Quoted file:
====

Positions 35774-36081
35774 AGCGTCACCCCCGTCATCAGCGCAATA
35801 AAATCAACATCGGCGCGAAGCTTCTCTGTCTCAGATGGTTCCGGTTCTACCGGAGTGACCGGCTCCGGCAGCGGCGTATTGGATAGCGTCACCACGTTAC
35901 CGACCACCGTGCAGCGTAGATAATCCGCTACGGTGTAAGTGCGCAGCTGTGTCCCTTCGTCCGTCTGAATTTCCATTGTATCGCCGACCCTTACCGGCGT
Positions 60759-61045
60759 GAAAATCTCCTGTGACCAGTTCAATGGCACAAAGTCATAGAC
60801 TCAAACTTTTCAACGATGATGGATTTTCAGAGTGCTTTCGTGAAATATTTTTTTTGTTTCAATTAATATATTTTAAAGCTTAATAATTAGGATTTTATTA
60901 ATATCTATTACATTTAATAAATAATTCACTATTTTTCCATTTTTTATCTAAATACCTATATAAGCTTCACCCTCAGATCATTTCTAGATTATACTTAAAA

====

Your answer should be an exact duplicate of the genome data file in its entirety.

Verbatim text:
Positions 35774-36081
35774 AGCGTCACCCCCGTCATCAGCGCAATA
35801 AAATCAACATCGGCGCGAAGCTTCTCTGTCTCAGATGGTTCCGGTTCTACCGGAGTGACCGGCTCCGGCAGCGGCGTATTGGATAGCGTCACCACGTTAC
35901 CGACCACCGTGCAGCGTAGATAATCCGCTACGGTGTAAGTGCGCAGCTGTGTCCCTTCGTCCGTCTGAATTTCCATTGTATCGCCGACCCTTACCGGCGT
Positions 60759-61045
60759 GAAAATCTCCTGTGACCAGTTCAATGGCACAAAGTCATAGAC
60801 TCAAACTTTTCAACGATGATGGATTTTCAGAGTGCTTTCGTGAAATATTTTTTTTGTTTCAATTAATATATTTTAAAGCTTAATAATTAGGATTTTATTA
60901 ATATCTATTACATTTAATAAATAATTCACTATTTTTCCATTTTTTATCTAAATACCTATATAAGCTTCACCCTCAGATCATTTCTAGATTATACTTAAAA